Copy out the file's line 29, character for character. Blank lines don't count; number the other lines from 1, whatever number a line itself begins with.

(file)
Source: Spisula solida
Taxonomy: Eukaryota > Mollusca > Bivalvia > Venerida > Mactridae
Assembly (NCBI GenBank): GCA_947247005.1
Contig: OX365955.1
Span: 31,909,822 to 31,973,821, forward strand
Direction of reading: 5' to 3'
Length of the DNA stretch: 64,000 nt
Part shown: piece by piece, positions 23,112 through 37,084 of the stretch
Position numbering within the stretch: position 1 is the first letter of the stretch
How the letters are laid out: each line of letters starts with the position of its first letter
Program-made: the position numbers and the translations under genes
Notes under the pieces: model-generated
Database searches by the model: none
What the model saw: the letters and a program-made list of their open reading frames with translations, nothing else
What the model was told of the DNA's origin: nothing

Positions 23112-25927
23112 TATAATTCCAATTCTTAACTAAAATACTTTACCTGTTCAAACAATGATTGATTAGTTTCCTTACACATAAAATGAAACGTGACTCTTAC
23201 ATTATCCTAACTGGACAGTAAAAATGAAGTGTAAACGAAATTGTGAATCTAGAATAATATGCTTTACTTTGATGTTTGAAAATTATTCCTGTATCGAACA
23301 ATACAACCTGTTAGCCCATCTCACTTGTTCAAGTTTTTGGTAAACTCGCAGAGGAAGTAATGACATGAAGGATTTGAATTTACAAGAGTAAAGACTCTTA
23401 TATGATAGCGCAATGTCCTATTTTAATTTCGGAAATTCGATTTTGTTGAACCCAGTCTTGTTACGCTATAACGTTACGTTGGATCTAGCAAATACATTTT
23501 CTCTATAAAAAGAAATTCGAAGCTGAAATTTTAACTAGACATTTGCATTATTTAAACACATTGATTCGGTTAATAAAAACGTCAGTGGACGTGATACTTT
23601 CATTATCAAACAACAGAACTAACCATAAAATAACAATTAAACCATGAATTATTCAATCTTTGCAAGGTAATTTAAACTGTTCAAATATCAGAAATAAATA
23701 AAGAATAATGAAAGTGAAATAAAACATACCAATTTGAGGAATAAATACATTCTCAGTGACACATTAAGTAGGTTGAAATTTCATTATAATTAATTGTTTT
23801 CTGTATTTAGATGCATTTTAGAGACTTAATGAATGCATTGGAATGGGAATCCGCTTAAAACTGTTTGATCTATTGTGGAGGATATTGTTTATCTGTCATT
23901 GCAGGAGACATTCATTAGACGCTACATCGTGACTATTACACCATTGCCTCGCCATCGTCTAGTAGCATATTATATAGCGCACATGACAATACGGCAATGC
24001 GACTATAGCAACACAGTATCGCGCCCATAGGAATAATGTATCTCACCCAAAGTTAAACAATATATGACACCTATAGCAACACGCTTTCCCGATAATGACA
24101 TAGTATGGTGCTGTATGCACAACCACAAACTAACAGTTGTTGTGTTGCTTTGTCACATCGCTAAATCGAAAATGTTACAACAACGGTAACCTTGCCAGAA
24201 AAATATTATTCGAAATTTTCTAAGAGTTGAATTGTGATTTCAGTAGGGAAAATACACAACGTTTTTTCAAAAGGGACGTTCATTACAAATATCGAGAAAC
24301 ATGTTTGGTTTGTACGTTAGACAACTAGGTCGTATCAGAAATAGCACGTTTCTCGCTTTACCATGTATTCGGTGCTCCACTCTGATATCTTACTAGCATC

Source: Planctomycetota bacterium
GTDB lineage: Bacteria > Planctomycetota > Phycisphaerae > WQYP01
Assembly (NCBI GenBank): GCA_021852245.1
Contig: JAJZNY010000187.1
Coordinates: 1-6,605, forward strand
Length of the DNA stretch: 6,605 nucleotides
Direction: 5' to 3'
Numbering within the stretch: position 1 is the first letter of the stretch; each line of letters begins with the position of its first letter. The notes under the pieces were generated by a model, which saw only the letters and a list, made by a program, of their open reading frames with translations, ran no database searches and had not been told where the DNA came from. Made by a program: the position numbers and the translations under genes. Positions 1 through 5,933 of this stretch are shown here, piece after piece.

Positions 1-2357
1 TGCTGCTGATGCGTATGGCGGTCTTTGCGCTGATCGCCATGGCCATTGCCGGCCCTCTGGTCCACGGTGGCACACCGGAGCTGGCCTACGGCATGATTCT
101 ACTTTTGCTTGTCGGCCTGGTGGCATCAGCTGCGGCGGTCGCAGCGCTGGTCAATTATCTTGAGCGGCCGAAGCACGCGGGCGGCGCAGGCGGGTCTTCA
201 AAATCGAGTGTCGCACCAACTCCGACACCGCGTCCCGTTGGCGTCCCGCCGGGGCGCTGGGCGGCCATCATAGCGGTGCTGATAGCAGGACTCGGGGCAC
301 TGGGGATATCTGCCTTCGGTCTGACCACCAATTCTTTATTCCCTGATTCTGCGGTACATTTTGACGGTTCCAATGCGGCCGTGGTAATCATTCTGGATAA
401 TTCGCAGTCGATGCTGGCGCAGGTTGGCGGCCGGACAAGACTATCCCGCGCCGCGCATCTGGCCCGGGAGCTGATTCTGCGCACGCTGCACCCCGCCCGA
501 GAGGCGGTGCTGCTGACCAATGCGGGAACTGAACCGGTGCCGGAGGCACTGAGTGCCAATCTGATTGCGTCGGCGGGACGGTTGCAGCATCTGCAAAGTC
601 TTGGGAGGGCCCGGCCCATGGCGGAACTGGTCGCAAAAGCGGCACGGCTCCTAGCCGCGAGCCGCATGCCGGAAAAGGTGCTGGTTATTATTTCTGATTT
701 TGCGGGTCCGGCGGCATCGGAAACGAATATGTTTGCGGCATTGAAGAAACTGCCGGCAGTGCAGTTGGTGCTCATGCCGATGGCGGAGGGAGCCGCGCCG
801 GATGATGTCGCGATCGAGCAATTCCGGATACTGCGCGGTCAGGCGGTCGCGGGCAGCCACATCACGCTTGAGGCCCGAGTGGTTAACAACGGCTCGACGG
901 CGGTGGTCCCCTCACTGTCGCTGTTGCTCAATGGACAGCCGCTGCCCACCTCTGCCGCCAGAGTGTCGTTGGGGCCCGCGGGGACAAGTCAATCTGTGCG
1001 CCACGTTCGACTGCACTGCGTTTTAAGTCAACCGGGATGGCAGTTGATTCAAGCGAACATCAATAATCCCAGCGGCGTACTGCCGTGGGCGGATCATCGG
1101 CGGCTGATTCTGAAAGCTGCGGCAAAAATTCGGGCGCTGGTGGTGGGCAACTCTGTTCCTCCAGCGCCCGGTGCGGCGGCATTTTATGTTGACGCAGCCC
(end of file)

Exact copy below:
24301 ATGTTTGGTTTGTACGTTAGACAACTAGGTCGTATCAGAAATAGCACGTTTCTCGCTTTACCATGTATTCGGTGCTCCACTCTGATATCTTACTAGCATC